Science News
from research organizations

Hemolysis and intestinal injury

January 25, 2011
World Journal of Gastroenterology
A research team from The Netherlands investigated the consequences of hemolysis for intestinal blood flow and its possible association with intestinal injury. They found that intestinal injury was caused by the so-called cell-free oxyhemoglobin, which is released from injured red blood cells during the process of hemolysis.

Hemolysis is not uncommon during cardiovascular surgery, resulting in elevated circulating levels of cell-free oxyhemoglobin (FHb). The effect of hemolysis on intestinal microcirculation and gut wall integrity is unclear.

A research article to be published on January 14, 2011 in the World Journal of Gastroenterology addresses this question. An animal model was developed with FHb plasma levels similar to those found during cardiovascular surgery. The influence of circulating FHb on intestinal microcirculation was studied using fluorescent microspheres and intestinal injury was evaluated both biochemically and histopathologically.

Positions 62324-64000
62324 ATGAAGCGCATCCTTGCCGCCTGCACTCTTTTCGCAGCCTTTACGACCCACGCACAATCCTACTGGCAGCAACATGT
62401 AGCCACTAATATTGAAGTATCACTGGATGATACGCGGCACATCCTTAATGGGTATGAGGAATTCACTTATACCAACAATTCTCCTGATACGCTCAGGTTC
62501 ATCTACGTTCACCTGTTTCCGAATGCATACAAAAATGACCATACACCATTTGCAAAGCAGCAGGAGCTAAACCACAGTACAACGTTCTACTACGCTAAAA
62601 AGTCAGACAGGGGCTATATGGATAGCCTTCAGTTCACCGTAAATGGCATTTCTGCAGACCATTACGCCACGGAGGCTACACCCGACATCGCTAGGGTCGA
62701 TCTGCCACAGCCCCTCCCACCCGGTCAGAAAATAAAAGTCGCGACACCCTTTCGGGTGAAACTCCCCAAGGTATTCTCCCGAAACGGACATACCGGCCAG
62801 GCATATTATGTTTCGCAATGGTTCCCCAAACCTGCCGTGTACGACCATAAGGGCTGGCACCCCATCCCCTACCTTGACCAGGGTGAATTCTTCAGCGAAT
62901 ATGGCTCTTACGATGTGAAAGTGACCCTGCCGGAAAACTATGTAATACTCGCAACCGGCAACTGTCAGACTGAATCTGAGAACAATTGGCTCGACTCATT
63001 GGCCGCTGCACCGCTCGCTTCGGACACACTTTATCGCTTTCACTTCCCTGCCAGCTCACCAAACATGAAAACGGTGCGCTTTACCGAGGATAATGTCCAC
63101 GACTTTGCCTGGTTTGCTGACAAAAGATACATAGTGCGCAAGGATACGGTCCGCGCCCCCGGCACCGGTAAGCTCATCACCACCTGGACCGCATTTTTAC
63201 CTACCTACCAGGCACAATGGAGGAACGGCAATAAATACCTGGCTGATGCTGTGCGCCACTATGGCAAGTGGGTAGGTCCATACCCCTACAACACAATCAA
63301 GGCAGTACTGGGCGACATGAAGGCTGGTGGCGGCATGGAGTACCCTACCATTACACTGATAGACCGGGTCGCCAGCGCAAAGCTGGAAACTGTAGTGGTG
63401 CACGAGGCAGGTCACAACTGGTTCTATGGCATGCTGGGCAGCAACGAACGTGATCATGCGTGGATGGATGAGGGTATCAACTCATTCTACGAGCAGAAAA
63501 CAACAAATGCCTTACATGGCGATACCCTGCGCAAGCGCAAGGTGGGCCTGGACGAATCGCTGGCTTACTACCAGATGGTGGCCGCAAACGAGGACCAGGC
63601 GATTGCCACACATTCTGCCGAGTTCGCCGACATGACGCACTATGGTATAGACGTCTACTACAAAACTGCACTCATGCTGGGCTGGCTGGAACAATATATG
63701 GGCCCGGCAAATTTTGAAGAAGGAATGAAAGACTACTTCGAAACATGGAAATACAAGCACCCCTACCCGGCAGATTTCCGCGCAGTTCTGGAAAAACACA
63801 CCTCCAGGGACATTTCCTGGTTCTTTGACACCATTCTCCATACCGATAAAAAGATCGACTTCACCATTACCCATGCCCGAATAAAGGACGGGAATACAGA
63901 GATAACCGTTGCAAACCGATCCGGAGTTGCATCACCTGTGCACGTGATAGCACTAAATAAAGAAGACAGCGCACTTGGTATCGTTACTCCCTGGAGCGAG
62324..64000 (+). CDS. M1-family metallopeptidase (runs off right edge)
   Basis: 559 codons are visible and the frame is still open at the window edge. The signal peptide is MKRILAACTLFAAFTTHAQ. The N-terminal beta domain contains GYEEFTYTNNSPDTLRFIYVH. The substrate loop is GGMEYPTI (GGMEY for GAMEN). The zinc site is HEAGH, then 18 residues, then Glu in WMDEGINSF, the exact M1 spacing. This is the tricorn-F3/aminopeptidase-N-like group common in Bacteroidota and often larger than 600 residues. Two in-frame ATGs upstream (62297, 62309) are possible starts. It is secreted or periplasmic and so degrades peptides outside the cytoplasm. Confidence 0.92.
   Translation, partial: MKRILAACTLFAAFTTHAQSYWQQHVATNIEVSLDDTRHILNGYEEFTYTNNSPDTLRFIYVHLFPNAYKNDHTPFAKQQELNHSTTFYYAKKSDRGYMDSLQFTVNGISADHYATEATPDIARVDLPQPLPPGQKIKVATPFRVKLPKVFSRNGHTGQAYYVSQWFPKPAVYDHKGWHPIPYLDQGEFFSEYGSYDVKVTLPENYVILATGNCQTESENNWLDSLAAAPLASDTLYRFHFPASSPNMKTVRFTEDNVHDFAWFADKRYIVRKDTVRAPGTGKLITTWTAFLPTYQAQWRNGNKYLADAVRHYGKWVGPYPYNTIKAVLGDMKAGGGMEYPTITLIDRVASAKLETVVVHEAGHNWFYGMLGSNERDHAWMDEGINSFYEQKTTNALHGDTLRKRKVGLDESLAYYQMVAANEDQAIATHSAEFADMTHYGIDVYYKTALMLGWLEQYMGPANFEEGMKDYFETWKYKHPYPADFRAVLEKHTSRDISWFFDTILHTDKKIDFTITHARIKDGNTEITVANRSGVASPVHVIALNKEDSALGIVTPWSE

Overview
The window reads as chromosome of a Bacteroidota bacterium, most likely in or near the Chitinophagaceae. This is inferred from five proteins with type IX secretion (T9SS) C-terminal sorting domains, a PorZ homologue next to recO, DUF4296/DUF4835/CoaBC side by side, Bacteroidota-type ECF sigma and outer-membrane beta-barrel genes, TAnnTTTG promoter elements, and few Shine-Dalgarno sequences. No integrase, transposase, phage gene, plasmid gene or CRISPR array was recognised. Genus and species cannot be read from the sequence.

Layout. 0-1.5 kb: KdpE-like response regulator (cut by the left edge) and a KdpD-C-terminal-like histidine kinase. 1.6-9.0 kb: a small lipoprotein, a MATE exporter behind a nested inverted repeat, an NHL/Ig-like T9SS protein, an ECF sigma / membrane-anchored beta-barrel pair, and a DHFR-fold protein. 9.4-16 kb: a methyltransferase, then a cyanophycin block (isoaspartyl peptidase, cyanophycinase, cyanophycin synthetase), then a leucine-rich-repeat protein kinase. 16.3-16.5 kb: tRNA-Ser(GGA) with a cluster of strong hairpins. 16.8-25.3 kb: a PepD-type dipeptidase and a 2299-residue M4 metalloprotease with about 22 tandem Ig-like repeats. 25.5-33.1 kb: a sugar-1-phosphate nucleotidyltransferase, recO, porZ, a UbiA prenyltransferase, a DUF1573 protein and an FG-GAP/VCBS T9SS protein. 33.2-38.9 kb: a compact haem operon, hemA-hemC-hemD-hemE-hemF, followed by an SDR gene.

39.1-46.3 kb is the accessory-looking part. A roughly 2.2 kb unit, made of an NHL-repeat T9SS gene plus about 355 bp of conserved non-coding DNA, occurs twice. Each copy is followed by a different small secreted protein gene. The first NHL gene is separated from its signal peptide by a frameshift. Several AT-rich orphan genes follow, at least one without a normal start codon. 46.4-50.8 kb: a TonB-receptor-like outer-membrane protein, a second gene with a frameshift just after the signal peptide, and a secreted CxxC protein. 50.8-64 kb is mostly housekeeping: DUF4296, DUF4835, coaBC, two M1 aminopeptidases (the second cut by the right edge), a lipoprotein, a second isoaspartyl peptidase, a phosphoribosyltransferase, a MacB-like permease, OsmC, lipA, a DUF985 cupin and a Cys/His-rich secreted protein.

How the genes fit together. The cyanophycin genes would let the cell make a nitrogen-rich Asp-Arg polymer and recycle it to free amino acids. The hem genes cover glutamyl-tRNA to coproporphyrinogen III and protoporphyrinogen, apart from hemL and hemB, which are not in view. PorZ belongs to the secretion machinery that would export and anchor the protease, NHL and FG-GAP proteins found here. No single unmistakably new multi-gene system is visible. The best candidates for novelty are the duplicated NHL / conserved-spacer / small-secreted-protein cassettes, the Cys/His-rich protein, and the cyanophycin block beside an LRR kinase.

This is the first study to show a decreased intestinal microcirculatory blood flow during elevated levels of circulating FHb, resulting in intestinal damage. Moreover, a strong correlation between elevated circulating FHb and intestinal injury is revealed.

Therefore, circulating FHb levels should be closely monitored in clinical practice when treating these patients, who are at risk of developing gastrointestinal complications.

Story Source:

Materials provided by World Journal of Gastroenterology. Note: Content may be edited for style and length.

Journal Reference:

  1. Hanssen SJ, Lubbers T, Hodin CM, Prinzen FW, Buurman WA, Jacobs MJ. Hemolysis results in impaired intestinal microcirculation and intestinal epithelial cell injury. World Journal of Gastroenterology, 2011; 17 (2): 213 DOI: 10.3748/wjg.v17.i2.213

Cite This Page:

World Journal of Gastroenterology. "Hemolysis and intestinal injury." ScienceDaily. ScienceDaily, 25 January 2011. <>.
World Journal of Gastroenterology. (2011, January 25). Hemolysis and intestinal injury. ScienceDaily. Retrieved April 28, 2017 from
World Journal of Gastroenterology. "Hemolysis and intestinal injury." ScienceDaily. (accessed April 28, 2017).